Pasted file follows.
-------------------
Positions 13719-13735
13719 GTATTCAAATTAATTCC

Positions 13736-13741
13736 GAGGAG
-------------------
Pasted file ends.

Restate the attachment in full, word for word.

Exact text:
Positions 13719-13735
13719 GTATTCAAATTAATTCC

Positions 13736-13741
13736 GAGGAG